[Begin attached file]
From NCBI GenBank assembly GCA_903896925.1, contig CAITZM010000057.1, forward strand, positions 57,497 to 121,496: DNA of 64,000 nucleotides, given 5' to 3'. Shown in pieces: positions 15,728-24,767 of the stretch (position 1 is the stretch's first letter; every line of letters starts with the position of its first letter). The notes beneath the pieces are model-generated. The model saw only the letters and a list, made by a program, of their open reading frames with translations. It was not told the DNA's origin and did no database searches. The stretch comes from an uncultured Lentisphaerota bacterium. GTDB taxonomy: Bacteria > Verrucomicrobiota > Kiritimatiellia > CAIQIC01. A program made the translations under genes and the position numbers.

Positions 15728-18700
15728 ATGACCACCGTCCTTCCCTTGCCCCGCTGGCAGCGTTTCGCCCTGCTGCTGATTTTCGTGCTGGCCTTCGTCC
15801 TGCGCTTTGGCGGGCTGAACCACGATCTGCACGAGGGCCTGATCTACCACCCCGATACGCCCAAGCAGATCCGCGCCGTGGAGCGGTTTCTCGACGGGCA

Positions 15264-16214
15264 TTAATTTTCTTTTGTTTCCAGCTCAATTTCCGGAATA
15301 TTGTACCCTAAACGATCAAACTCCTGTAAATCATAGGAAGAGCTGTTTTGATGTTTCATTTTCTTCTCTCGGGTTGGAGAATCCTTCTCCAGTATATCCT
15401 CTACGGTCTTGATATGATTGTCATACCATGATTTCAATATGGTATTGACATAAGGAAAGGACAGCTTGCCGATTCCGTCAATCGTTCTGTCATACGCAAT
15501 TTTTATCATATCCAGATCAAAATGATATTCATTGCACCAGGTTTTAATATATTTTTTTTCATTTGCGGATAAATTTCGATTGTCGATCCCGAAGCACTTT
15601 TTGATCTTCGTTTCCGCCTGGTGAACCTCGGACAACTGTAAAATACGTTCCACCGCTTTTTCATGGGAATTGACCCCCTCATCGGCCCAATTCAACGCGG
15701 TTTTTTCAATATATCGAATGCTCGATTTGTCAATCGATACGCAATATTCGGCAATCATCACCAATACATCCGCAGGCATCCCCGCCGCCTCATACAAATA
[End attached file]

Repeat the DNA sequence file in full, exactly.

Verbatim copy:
From NCBI GenBank assembly GCA_903896925.1, contig CAITZM010000057.1, forward strand, positions 57,497 to 121,496: DNA of 64,000 nucleotides, given 5' to 3'. Shown in pieces: positions 15,728-24,767 of the stretch (position 1 is the stretch's first letter; every line of letters starts with the position of its first letter). The notes beneath the pieces are model-generated. The model saw only the letters and a list, made by a program, of their open reading frames with translations. It was not told the DNA's origin and did no database searches. The stretch comes from an uncultured Lentisphaerota bacterium. GTDB taxonomy: Bacteria > Verrucomicrobiota > Kiritimatiellia > CAIQIC01. A program made the translations under genes and the position numbers.

Positions 15728-18700
15728 ATGACCACCGTCCTTCCCTTGCCCCGCTGGCAGCGTTTCGCCCTGCTGCTGATTTTCGTGCTGGCCTTCGTCC
15801 TGCGCTTTGGCGGGCTGAACCACGATCTGCACGAGGGCCTGATCTACCACCCCGATACGCCCAAGCAGATCCGCGCCGTGGAGCGGTTTCTCGACGGGCA

Positions 15264-16214
15264 TTAATTTTCTTTTGTTTCCAGCTCAATTTCCGGAATA
15301 TTGTACCCTAAACGATCAAACTCCTGTAAATCATAGGAAGAGCTGTTTTGATGTTTCATTTTCTTCTCTCGGGTTGGAGAATCCTTCTCCAGTATATCCT
15401 CTACGGTCTTGATATGATTGTCATACCATGATTTCAATATGGTATTGACATAAGGAAAGGACAGCTTGCCGATTCCGTCAATCGTTCTGTCATACGCAAT
15501 TTTTATCATATCCAGATCAAAATGATATTCATTGCACCAGGTTTTAATATATTTTTTTTCATTTGCGGATAAATTTCGATTGTCGATCCCGAAGCACTTT
15601 TTGATCTTCGTTTCCGCCTGGTGAACCTCGGACAACTGTAAAATACGTTCCACCGCTTTTTCATGGGAATTGACCCCCTCATCGGCCCAATTCAACGCGG
15701 TTTTTTCAATATATCGAATGCTCGATTTGTCAATCGATACGCAATATTCGGCAATCATCACCAATACATCCGCAGGCATCCCCGCCGCCTCATACAAATA